Sunday, June 29, 2008

The Sea of Poetry

So its been awhile. Working, packing, moving. To the Brewery Art Colony, actually. Raid Projects will be my home and studio starting next week. You must come by. I've been practicing my martini making skills and I need test subjects. Bring your own olives.

Saw some art. Here's the highlights.

Ali Smith -- "We Find Ways" at Mark Moore Gallery. Big. Sexy. Paintings. Super indulgent, celebratory fits of paint collide and sweat on these giant canvases. The marks and globs reach, stretch, and navigate the oceans of space and move in and out as much as they do up and across. The forms in her painting seem like blown up microscope slides of some kind of primordial, multi-celled, bubblegum colored organism, caught in a fit of furious, many hued rapid development. One feels that these paintings would reach out an assimilate the viewer if they stood in front for too long, and be broken down into the elemental lines, shapes, colors, and forms that these wonderful works heroically present.

Marlene Dumas -- "Measuring Your Own Grave" at MOCA Grand Avenue. Though not every one of these paintings grabbed me, there are moments in this show that are moving in the most eloquent and understated way. Simple formal moves by Dumas make it seem that all the typical conventions of painting are in fact metaphors for mortality. The double sided coin of sex and death finds such a haunting delivery system in the paint and in the presentation.

Lawrence Weiner -- "As Far As The Eye Can See" at MOCA Geffen Contemporary. Fantastic. I floated through this show, through the sea of poetry that Weiner presents on the walls (and floor) of the gallery. Typographically designed abstract instructions for possible artworks vinyled to the wall make it seem as if one's thoughts have been given life and hover about simultaneously. My favorite -- "Draw a line from the first evening star to the last morning star." Interspersed are blobs of paint, some interior structural damage, and a wall perforated by buckshot. These seemingly arbitrary records of action are in fact some of Weiner's instructions carried out. The videos and objects emblazoned with his words upstairs offer a nice complement, but to meander around this space and ponder the absurd poetry of Weiner's words is one of the most delightful museum experiences I've ever had.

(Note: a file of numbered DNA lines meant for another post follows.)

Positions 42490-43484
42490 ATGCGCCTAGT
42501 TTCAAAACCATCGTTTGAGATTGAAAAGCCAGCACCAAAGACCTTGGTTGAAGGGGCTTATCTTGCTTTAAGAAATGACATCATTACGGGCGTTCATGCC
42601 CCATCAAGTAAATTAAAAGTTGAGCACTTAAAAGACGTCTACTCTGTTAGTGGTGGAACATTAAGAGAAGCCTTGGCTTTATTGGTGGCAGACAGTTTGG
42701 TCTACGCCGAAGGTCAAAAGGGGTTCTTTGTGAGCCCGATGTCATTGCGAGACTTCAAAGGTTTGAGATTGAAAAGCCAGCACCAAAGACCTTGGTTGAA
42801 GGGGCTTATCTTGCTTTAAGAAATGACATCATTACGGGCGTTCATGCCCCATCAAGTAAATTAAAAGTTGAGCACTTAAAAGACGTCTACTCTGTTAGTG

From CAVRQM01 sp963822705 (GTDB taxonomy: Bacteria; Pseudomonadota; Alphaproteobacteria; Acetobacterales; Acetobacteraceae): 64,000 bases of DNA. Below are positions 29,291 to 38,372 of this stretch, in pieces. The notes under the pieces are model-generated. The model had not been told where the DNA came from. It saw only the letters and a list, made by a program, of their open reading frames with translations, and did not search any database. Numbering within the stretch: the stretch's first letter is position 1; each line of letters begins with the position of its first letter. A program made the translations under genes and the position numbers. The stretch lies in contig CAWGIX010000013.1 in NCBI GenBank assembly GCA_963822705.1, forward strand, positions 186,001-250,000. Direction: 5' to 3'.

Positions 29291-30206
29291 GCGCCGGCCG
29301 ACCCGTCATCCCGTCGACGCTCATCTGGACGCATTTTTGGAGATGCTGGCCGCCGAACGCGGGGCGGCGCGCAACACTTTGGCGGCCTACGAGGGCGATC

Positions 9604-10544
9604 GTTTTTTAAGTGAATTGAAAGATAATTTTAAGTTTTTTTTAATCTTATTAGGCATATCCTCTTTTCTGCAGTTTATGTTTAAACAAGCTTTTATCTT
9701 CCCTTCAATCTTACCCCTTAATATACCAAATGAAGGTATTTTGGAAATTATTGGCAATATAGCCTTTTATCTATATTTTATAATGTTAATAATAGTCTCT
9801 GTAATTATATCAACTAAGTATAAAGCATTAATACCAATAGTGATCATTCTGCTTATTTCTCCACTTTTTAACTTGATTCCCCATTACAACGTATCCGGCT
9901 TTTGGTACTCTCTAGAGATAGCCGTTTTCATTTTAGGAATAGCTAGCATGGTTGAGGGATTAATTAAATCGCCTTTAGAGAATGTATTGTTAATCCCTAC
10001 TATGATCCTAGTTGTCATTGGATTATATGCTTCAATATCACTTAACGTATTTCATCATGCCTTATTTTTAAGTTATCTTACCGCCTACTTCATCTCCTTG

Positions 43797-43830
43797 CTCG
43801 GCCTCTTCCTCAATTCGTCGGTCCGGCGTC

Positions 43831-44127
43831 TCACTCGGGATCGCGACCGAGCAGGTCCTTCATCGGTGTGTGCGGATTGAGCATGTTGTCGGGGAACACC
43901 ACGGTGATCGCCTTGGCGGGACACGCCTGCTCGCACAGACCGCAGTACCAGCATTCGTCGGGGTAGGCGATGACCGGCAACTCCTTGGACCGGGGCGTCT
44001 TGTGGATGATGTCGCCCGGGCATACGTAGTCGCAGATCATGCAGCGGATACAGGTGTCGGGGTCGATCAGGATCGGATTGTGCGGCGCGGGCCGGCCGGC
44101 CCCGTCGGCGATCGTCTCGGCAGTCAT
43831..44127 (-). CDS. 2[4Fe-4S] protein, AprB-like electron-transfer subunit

Other than that, Antonio Ballester Moreno at Peres Projects got some talk from everyone I was running into. My jury's still out, but I think I might come around. My co-worker at the Hammer Museum Nathan Danilowicz had some fucked up results of his Fucked Up Drawing Parties at Bonelli Contemporary which was the best thing I saw in Chinatown last night.

Thursday, June 5, 2008

" "

I can't seem to get any of my thoughts past the declarative quip stage.  Perhaps writing more like this will help.  Until then, this is a greatest hits collection of things I know I think I believe (that wasn't non-committal), all in the succinct, poetic style I have been getting drunk and saying too loudly to people over the years...

"Painting is the most legitimate form an image can take."

"Hanging anything on a wall is a painterly act."

"The two most frightening things in life are art and love."

"All art is political."

"All art is narrative."

"All artworks are documentations of a performative activity."

"Painting is undead.  And as we all know, the only way to kill the undead is to kill the brain.  So as long as there are brains in painting, it will never die."

"Video art is people exercising their ability to make their own TV to watch, which is exactly why its not on TV."

"The consequences of being seduced by practicality are just as painful as the consequences of being seduced by poetry."

"Poetry is the only thing that illuminates the night (Godard).  The moon illuminates the night.  Therefore, the moon is made of poetry.  That's why all the bitter hearts say its made of cheese."

"I'M A FORCE OF NATURE!!!" (I have never said this with my indoor voice)

"Its better to go too far, than it is to not go far enough." (I stole this from someone, I know.)

"There is no thinking in painting, because in painting, painting is thinking." (Not me, but Gerhard Richter.  But its the best.  And I swap out the word painting for whatever.)

"Commit to making a mas...." you know.

"You gotta get smart before you get art."

"I'm just trying to live poetry."

I know there's more.  The quotes around them somehow make them seem less serious...interesting. If anyone out there remembers any I've missed, don't hesitate to chime in.  Or if you have something else to add.  These things I say are supposed inspire debate, not end it.